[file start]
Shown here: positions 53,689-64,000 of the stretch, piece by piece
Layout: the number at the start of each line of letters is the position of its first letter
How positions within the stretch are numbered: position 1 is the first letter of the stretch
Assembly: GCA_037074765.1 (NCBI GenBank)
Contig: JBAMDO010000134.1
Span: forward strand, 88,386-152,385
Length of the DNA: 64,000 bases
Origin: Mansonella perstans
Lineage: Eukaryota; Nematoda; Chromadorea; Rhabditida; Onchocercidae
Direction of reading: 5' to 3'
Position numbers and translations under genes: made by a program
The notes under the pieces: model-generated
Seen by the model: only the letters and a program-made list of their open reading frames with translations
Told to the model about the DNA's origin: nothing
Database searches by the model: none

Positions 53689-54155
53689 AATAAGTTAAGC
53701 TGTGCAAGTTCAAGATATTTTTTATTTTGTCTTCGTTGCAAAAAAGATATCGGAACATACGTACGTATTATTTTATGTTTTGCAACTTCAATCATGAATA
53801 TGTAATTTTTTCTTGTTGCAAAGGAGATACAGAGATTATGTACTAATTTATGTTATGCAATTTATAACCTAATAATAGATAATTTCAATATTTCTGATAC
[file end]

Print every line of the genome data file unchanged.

Shown here: positions 53,689-64,000 of the stretch, piece by piece
Layout: the number at the start of each line of letters is the position of its first letter
How positions within the stretch are numbered: position 1 is the first letter of the stretch
Assembly: GCA_037074765.1 (NCBI GenBank)
Contig: JBAMDO010000134.1
Span: forward strand, 88,386-152,385
Length of the DNA: 64,000 bases
Origin: Mansonella perstans
Lineage: Eukaryota; Nematoda; Chromadorea; Rhabditida; Onchocercidae
Direction of reading: 5' to 3'
Position numbers and translations under genes: made by a program
The notes under the pieces: model-generated
Seen by the model: only the letters and a program-made list of their open reading frames with translations
Told to the model about the DNA's origin: nothing
Database searches by the model: none

Positions 53689-54155
53689 AATAAGTTAAGC
53701 TGTGCAAGTTCAAGATATTTTTTATTTTGTCTTCGTTGCAAAAAAGATATCGGAACATACGTACGTATTATTTTATGTTTTGCAACTTCAATCATGAATA
53801 TGTAATTTTTTCTTGTTGCAAAGGAGATACAGAGATTATGTACTAATTTATGTTATGCAATTTATAACCTAATAATAGATAATTTCAATATTTCTGATAC